Home Mortgage Interest Is Deductible Or Maybe Not
As a general rule individuals cannot take a deduction for personal interest payments. There are six exceptions to this general rule and the one homeowners are probably most familiar with is the deduction for home mortgage interest payments.
Although the law does provide for the deduction of home mortgage interest, the deduction is not without limits. It must comply with the following basic requirements:
- The deduction can only be taken for qualified residence interest which is defined as interest that is paid on acquisition indebtedness or home equity indebtedness with respect to the qualified residence.
- Acquisition indebtedness is debt incurred in acquiring, constructing, or substantially improving the qualified residence and which is secured by such residence. It also includes indebtedness resulting from refinancing if the amount of the indebtedness resulting from such refinancing does not exceed the amount of the refinanced indebtedness.
Home equity indebtedness is debt, other than acquisition indebtedness, secured by a qualified residence in an amount not to exceed the fair market value of the residence less the acquisition indebtedness.
- The total amount of the acquisition indebtedness for any period cannot exceed $1,000,000.
- The total amount of the equity indebtedness for any period cannot exceed $100,000.
So what’s the big deal you ask? Well, the Joint Committee on Taxation estimates that for the years 2016 to 2020 the mortgage interest deduction on owner-occupied homes will cost the government $357 billion. With that in mind the law required that changes be made to Form 1098. This form, which lenders must send to the IRS, reports the interest a homeowner paid to the lender during the year.
The revised Form 1098 requires the lender to report the date on which the mortgage was obtained, the principal balance on the mortgage and the address of the property securing the mortgage. Armed with this new information the IRS will now have the ability to determine whether the mortgage balance is above the $1,000,000/$100,000 limitations. It will also be able to determine whether the property securing the mortgage is a qualified residence.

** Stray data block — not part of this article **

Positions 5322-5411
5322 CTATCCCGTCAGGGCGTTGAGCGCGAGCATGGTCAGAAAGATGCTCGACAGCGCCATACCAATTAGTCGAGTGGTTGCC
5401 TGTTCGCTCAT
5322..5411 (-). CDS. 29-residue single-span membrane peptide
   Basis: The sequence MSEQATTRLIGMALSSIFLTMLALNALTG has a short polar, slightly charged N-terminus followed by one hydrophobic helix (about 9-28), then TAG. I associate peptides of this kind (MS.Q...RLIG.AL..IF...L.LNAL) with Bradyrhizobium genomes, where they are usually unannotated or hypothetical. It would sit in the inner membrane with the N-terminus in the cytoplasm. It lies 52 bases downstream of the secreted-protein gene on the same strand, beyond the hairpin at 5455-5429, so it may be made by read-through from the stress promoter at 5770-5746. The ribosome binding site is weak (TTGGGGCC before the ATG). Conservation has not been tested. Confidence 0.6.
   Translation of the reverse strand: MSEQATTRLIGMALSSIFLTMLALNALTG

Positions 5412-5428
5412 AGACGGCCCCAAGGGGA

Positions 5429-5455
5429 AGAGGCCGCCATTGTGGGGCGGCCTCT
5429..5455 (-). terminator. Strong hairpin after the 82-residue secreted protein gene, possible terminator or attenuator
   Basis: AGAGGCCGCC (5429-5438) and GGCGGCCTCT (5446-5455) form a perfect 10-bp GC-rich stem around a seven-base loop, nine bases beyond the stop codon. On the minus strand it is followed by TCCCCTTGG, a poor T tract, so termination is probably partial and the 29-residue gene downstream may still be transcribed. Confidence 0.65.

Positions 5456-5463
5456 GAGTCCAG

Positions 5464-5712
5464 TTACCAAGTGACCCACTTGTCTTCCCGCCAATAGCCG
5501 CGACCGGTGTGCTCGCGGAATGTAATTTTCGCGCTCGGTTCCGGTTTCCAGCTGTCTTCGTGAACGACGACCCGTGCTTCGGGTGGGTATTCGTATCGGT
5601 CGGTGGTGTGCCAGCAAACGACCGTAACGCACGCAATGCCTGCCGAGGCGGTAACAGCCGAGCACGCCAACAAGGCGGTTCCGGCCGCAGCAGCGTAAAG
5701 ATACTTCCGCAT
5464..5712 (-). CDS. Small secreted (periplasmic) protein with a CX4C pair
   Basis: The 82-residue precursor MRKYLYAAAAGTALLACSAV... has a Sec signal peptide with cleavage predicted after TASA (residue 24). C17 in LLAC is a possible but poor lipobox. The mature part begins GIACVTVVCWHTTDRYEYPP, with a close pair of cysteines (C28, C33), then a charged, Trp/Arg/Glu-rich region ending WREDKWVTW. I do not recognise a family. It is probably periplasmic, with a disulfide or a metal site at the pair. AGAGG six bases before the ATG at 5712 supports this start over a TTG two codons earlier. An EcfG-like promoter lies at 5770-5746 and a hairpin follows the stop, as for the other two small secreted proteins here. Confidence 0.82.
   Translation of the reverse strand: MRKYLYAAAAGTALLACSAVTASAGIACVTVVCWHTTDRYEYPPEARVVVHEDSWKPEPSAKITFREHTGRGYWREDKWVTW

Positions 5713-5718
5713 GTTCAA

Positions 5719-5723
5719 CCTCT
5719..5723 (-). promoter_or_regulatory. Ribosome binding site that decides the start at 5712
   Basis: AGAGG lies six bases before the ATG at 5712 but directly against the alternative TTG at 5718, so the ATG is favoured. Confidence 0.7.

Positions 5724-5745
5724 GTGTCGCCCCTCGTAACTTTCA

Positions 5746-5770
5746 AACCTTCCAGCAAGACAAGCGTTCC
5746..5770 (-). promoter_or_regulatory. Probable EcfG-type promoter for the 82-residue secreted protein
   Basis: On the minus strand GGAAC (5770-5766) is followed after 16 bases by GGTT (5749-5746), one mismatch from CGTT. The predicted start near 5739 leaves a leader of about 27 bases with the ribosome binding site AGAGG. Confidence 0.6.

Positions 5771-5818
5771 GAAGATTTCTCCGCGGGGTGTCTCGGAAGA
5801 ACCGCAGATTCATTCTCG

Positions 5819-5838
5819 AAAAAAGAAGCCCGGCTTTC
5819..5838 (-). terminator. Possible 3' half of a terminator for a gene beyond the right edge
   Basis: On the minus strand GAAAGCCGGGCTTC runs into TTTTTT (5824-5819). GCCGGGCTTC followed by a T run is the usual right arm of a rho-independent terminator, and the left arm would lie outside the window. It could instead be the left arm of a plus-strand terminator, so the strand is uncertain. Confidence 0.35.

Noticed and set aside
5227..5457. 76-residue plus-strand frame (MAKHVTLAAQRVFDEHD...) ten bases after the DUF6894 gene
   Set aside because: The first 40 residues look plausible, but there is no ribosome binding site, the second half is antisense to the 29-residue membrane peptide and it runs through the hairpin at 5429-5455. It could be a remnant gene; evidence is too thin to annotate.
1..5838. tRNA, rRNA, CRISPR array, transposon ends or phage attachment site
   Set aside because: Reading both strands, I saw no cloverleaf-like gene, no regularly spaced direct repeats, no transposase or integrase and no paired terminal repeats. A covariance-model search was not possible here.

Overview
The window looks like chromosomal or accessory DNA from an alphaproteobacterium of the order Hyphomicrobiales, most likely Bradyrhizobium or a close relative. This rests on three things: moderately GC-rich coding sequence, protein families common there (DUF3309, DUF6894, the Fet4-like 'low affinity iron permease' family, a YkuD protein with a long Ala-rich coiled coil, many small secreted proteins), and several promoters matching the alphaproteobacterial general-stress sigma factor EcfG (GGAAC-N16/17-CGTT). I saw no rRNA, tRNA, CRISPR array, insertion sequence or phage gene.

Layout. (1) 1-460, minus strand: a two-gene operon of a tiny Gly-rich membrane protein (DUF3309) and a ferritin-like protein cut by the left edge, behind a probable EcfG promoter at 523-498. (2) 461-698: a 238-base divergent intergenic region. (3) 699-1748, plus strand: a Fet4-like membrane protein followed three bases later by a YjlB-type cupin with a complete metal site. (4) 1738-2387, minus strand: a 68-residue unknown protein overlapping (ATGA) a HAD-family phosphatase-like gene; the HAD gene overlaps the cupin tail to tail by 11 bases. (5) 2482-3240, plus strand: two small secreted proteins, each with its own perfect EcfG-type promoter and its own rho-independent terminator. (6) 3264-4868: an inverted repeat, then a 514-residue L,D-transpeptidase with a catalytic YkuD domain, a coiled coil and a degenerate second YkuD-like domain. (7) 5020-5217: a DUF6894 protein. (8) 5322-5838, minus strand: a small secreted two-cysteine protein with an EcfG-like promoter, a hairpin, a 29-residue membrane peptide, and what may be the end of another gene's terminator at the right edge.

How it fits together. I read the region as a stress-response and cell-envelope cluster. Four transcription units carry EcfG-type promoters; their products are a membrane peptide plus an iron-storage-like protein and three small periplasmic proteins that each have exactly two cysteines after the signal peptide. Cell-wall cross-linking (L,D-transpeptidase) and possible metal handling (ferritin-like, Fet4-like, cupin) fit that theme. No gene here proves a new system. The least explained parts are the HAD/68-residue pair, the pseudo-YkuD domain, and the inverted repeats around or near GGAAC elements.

Possibly the taxpayer who may be most at risk with the amended Form 1098 is the homeowner who refinances his/her home for more than is owed on the acquisition indebtedness and uses the excess for expenses other than buying, building or improving the home. Although the total amount of the new mortgage may fall below the $1,000,000 limitation, for purposes of determining the interest deduction the amount of the new mortgage must be reduced by the actual amount due on the acquisition indebtedness at the time of the refinancing. If the equity indebtedness portion of the refinanced mortgage is above $100,000 the interest deduction may be limited.
Although one can never know for sure what the IRS will do with the new information now required to be included in Form 1098, it should be safe to assume that it will not pass up an opportunity to more carefully scrutinize the home mortgage interest deduction on returns. With that in mind be aware that even though the Form 1098 issued by a lender may report the total amount of interest paid by the taxpayer, that does not mean that the amount is fully deductible. If in doubt, it is always best to consult a tax professional.
The above is a general overview of the mortgage interest deduction. The law provides for other exceptions and applications which may apply to your particular situation.